Among all the activities that we are supposed to perform every day, sleeping is probably the favourite among most people. The way we interact with the idea of sleep is quite interesting. It evolves as we complete different stages of our lives.
When you were an infant, all you did was sleep around all day. Then you grew up to be old enough to understand what makes your mom angry – you not going to bed on time, but still not old enough to understand why you need to sleep. During your teen years, you love sleeping all of a sudden. You sleep through your morning lectures, you sleep through lunch, you basically sleep through anything and everything. Yet you probably still have no idea why sleeping is important or how much you should actually sleep.
A typical sleep cycle lasts about 90 minutes. During these 90 minutes, you will move through five stages of sleep. The first four stages make up your “Non-rapid Eye Movement” (NREM) sleep, and the fifth stage is called “Rapid Eye Movement” (REM) sleep. The NREM part of the sleep starts with Stage 1 when you are just going to sleep, down to the very deep sleep in Stage 4. It is very difficult to wake someone who is in Stage 4 sleep. During NREM sleep even though your eyes don't move, your muscles still have the ability to function, whereas REM is when you will experience the most amount of eye function but other muscles that help us move will remain inactive. Most people start dreaming at this stage of their sleep.
Your sleep cycle can be affected by factors like age, the amount of recent sleep, and other behaviours prior to sleep such as exercise, stress, environmental conditions such as temperature and light, and various chemicals.
While asked about different sleep cycles, Prof. Dr. Abu Nasir Rizvi, MBBS, MD, Professor at The Department of Neurology at Bangabandhu Sheikh Mujib Medical University, said, “The sleep cycle of a newborn baby will be different from the sleep cycle of a grown up. A newborn baby should sleep for 18 hours a day and remain awake for only 6 hours, whereas the minimum amount of sleep that an adult needs can be achieved by 6 hours of sleep and maximum 10 hours, given they are leading a healthy lifestyle and are not overworked.”
The minimum hours a person needs to sleep also depends on the kind of profession they are in. The amount of sleep a day labourer needs will be significantly higher than that of an office worker. Since the body repairs and recharges itself during sleep, the more damage or fatigue, the more the body requires sleep.
So what actually happens if you don't maintain the sleep cycle according to your age and work? If you sleep too little it can cause consistent nightmares leading to epilepsy, diabetes etc. Since our body recovers from all the hard work it did all day during sleep, being disrupted in the middle of a sleep cycle can also cause headaches and lead to more stress being built up within the body eventually resulting in irritation, anger, and anxiety. Lack of sleep or disrupted sleep cycles can also leave you feeling tired all day. It disrupts your concentration and reduces your efficiency.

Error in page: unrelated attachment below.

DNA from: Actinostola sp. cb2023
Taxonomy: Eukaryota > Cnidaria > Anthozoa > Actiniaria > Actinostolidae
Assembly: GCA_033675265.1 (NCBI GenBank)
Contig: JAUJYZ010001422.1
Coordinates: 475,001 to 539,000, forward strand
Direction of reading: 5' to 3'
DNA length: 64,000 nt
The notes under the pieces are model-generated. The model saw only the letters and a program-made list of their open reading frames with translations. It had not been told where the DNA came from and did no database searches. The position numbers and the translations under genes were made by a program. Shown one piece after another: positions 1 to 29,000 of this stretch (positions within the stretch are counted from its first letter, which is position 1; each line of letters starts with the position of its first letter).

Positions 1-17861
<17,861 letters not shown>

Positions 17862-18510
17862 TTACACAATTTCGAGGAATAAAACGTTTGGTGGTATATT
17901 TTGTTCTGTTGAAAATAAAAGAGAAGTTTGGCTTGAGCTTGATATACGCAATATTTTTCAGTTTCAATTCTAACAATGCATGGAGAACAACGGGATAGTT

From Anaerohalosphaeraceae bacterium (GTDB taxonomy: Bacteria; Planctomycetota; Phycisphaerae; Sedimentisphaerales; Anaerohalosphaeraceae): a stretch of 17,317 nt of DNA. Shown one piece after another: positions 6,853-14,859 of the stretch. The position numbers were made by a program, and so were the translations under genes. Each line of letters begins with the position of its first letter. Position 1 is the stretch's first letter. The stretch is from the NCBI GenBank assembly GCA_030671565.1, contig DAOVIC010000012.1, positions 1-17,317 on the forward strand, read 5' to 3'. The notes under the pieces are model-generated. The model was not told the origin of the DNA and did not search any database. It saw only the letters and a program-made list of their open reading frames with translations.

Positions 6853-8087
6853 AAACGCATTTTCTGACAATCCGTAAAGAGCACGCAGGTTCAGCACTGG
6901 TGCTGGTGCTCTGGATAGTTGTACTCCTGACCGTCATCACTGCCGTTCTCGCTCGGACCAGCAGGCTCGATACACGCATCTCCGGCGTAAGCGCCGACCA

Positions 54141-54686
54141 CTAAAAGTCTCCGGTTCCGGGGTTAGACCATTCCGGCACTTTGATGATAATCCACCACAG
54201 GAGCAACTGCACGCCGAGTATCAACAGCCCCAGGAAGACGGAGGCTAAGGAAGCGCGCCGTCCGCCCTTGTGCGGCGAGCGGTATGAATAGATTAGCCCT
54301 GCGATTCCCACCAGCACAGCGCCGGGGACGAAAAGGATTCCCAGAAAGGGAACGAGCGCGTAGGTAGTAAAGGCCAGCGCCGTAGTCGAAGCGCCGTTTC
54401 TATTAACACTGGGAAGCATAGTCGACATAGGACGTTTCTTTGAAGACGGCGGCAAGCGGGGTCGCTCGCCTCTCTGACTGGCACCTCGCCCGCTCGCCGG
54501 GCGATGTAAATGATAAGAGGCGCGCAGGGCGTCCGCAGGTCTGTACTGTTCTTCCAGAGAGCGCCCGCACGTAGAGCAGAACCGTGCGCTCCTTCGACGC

Even though it might seem like a first world problem, excessive sleeping is also a thing. Hypersomnia is the clinical term for excessive sleeping and sleepiness during the day. Sleeping too much is linked with many of the same health risks as sleeping too little, including heart disease, metabolic problems such as diabetes and obesity, and cognitive issues including difficulty with memory.
Sleep problems are particularly common in patients with anxiety, depression, bipolar disorder, and attention deficit hyperactivity disorder (ADHD). But it doesn't end there. The effects of sleep cycle dive deep into a person's mental health.
When asked about how a person's sleep cycle affects their mental health, Dr. Samsad Begum, MBBS, DCM, MPSC (Psychiatry), said, “Sleep cycle is deeply related with a person's state of mind. A lack of sleep is seen in people who are depressed. At the same time, others use sleep as a coping mechanism. Especially teenagers, diagnosed with depression, spend most of their time sleeping. As a result, they suffer from mood swings and nausea.”
A disorderly sleep cycle can lead to a person facing frequent sleep paralysis in which the person wakes up during the REM phase of sleep but the muscles don't regain control until later. This is a direct result of stress and continuous neglect towards having a proper sleep schedule. Sleepwalking and sleeptalking are also similarly correlated with an unstable sleep cycle.
So before you take a sip of your 12th cup of coffee of the day and pull off another all-nighter or worse, sleep for 3 days straight because you can, don't do it.
2. https://www.psychologytoday.com/us/blog/ between-you-and-me/201307/your-sleep-cycle-revealed
Megha sleeps and eats and sleeps again. Let her know if your schedule is any different at firstname.lastname@example.org